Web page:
Perhaps we should use our Internet like it were a telephone; use as needed, but only in helping us navigate the community we live in or the communities we might visit. Hard to do, though, as in the death of book stores and record stores displays; a good many of us prefer spending our money from our desktops rather than go to town. Going into a shopping center used to be a useful time killer, an activity that had attractions other than the assortment of utility -based commerce,like drug stores, hardware stores, supermarkets; one could browse a bookstore shelves and decide what to take home after inspecting the completeness of scattered topic territories, you could listen to and buy music at a record store and perhaps experience new ways of making melody and improvising on a theme that hadn't yet been in your experience, you could see a movie at a theatre and maybe, just maybe be privy to a foreign release on the aggressive cognoscenti are aware of.

Movie theatres are hanging onto their turf in the public sphere, of course, but there is less reason to dwell , walk around, to visit the town center further. It was recently like this, when I worked as an agent at a call center for an Internet company, who had their headquarters in a new industrial park on the far fringe of the developed land in North San Diego County. I would take the bus to the mall nearest the complex and would then walk for fifteen minutes to take my seat in front of phone console, waiting for the first irate client to call in. It used to be that every mall I went into had a Wherehouse or a Tower Records, a Walden or a Doubleday Bookstore; now it's empty windows covered in long , brown sheets of butcher paper, kiosks selling sunglasses and cell phones, clothing , bath, and electronic stores with one, maybe two browsers per store, if they were lucky, with no sales being closed by hapless sales clerks. There was nothing , nothing at all I wanted to buy, nothing I wanted to see, nothing in the name of anything interesting I wanted to inspect, pick up, make mine, even if I had the time.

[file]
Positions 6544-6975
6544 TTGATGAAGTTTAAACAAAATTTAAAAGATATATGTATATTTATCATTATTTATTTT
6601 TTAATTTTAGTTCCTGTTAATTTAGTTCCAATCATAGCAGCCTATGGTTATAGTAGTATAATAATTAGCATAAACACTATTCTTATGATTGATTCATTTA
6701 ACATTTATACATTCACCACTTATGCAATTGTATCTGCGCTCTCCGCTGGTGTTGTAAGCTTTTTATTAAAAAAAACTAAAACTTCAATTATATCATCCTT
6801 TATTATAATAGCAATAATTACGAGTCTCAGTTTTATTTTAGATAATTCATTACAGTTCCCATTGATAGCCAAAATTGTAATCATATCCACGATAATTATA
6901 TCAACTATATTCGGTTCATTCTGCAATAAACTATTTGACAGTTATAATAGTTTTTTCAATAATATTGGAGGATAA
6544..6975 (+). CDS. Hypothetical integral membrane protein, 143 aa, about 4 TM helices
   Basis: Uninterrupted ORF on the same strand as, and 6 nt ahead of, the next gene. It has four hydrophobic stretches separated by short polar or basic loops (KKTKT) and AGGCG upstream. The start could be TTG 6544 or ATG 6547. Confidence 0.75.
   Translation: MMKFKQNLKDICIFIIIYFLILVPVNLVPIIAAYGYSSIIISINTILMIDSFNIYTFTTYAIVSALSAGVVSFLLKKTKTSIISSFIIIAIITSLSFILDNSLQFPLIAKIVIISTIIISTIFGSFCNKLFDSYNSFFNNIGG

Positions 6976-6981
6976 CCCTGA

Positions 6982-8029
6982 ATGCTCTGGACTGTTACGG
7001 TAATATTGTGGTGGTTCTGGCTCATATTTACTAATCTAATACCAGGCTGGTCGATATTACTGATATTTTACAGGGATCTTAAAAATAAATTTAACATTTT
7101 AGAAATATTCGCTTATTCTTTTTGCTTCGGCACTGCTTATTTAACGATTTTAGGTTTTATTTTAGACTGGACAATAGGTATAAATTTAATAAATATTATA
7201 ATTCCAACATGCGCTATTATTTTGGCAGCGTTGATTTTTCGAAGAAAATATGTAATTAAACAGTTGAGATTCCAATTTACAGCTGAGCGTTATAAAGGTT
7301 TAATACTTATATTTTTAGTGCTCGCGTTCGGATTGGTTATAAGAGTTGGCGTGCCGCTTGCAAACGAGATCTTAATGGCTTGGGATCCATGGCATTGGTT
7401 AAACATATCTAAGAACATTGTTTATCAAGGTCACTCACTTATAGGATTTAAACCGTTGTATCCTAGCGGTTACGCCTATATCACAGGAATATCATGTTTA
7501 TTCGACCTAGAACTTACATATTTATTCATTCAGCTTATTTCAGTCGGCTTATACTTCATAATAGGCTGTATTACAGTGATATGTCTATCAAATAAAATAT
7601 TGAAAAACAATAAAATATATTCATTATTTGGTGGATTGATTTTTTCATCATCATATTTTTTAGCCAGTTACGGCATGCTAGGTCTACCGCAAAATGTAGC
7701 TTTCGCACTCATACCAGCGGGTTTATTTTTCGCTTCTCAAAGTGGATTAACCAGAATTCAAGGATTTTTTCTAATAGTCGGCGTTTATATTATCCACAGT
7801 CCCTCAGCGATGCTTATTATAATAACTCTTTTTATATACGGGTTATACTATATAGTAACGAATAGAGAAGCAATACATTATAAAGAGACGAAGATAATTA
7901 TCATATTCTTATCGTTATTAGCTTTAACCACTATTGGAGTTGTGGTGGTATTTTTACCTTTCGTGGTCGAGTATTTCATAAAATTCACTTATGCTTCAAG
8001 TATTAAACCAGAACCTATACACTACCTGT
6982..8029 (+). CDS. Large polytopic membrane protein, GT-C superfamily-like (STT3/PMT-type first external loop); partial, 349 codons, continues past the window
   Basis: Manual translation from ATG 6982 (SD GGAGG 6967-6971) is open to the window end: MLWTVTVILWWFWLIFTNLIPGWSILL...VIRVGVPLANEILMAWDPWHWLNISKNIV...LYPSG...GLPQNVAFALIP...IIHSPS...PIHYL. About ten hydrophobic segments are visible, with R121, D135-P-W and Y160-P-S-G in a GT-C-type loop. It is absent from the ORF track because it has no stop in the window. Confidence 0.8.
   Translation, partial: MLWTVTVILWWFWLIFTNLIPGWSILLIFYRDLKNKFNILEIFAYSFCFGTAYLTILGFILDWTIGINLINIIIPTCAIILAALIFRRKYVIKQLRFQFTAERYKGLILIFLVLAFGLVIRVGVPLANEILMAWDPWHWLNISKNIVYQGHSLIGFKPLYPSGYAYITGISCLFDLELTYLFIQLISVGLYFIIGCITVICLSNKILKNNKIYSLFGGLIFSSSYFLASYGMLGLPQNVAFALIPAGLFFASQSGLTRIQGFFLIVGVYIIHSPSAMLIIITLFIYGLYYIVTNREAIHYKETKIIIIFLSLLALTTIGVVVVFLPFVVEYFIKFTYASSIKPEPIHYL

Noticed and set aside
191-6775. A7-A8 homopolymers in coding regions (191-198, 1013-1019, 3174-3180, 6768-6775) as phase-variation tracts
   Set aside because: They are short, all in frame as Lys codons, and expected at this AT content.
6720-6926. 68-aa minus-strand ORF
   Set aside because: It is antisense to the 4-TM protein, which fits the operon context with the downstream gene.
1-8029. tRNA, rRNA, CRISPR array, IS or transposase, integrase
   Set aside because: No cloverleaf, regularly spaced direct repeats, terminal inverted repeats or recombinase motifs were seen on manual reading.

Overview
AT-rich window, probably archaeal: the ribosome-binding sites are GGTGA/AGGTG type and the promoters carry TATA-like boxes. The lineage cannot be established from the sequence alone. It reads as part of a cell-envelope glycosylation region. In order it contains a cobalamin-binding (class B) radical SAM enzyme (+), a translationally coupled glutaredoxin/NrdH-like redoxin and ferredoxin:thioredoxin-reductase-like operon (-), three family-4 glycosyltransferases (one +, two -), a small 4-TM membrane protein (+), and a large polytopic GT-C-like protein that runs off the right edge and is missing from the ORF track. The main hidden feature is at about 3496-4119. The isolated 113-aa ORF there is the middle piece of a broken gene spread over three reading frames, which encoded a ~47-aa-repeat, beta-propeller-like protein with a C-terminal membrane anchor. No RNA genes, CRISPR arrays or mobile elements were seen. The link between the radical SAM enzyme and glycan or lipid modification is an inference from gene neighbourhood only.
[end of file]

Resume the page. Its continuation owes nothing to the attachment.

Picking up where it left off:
Walking to the office building where I worked, down those long, wide avenues with cars by the hundreds heading for the freeway, away from the city, was more inviting than killing time where the spirit of life had been murdered.  In short order, I would have my headset on, talking to people who listened to Rush Limbaugh responding to an ad he'd just read on the air, an offer they couldn't refuse. Credit card in hand, they wanted to make an order with me, or complain in technicolor language about an order they placed with someone else wearing a head set like mine. Life had gotten smaller, lazier, and  small wonder that it seems everything we thought was certain is now a pile of platitudes and the recrimination of morons; we can't get in our cars, get on our bikes, get on a bus and spend our dwindling resources in the town we live in; mean people are too lazy to harass the hired help in person.

It's pathetic.

Friday, July 23, 2010

God is an argument waiting to happen

In a poem that dealt , somewhat, with God and theology, I made reference to God's best ideas being "cloud bound"; a conservative on the board where I posted the verse took exception and proceeded to say all sorts of nasty things. This is a little bit of that  exchange.

Wherever did you read about God being "cloud-bound"? Name one book stating this.

One cannot believe that you’re this much of a pop-culture illiterate. The popularized conception of in mass-culture is that God is in Heaven, and Heaven is in the sky, i.e., the clouds. It’s an image and an idea that is inseparable from the way we think, in the short form, of He who we call Lord. It’s in our literature, our poems, paintings, cartoons, and our movies. Ever see “The Horn Blows at Midnight” starring Jack Benny as an earth-locked angel? Rent it, since it is an amusing comedy utilizing the popular notion that Heaven, with God in it, is in the clouds. Really, Cal, are you actually this obtuse?